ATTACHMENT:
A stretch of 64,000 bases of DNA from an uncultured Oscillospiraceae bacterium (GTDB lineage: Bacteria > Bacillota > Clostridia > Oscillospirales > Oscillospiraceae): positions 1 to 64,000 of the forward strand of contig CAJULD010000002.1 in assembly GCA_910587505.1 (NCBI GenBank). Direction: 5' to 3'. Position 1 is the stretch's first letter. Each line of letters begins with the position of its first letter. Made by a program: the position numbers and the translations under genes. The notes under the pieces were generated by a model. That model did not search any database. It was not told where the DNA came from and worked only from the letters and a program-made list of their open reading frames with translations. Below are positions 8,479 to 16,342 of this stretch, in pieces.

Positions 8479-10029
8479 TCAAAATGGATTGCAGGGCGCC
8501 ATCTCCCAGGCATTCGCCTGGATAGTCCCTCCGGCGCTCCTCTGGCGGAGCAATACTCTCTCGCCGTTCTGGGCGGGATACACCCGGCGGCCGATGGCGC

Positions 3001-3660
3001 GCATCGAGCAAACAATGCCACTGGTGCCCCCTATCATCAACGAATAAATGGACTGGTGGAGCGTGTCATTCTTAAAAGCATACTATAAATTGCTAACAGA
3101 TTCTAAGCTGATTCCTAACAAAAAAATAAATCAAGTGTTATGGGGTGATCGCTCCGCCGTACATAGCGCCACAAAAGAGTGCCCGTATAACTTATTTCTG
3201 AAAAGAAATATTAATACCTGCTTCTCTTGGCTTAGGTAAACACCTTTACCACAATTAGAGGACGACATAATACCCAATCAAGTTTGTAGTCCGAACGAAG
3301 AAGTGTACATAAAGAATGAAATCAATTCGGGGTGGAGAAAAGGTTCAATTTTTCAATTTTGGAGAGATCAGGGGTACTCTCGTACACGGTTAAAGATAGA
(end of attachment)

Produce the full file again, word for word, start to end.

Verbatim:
A stretch of 64,000 bases of DNA from an uncultured Oscillospiraceae bacterium (GTDB lineage: Bacteria > Bacillota > Clostridia > Oscillospirales > Oscillospiraceae): positions 1 to 64,000 of the forward strand of contig CAJULD010000002.1 in assembly GCA_910587505.1 (NCBI GenBank). Direction: 5' to 3'. Position 1 is the stretch's first letter. Each line of letters begins with the position of its first letter. Made by a program: the position numbers and the translations under genes. The notes under the pieces were generated by a model. That model did not search any database. It was not told where the DNA came from and worked only from the letters and a program-made list of their open reading frames with translations. Below are positions 8,479 to 16,342 of this stretch, in pieces.

Positions 8479-10029
8479 TCAAAATGGATTGCAGGGCGCC
8501 ATCTCCCAGGCATTCGCCTGGATAGTCCCTCCGGCGCTCCTCTGGCGGAGCAATACTCTCTCGCCGTTCTGGGCGGGATACACCCGGCGGCCGATGGCGC

Positions 3001-3660
3001 GCATCGAGCAAACAATGCCACTGGTGCCCCCTATCATCAACGAATAAATGGACTGGTGGAGCGTGTCATTCTTAAAAGCATACTATAAATTGCTAACAGA
3101 TTCTAAGCTGATTCCTAACAAAAAAATAAATCAAGTGTTATGGGGTGATCGCTCCGCCGTACATAGCGCCACAAAAGAGTGCCCGTATAACTTATTTCTG
3201 AAAAGAAATATTAATACCTGCTTCTCTTGGCTTAGGTAAACACCTTTACCACAATTAGAGGACGACATAATACCCAATCAAGTTTGTAGTCCGAACGAAG
3301 AAGTGTACATAAAGAATGAAATCAATTCGGGGTGGAGAAAAGGTTCAATTTTTCAATTTTGGAGAGATCAGGGGTACTCTCGTACACGGTTAAAGATAGA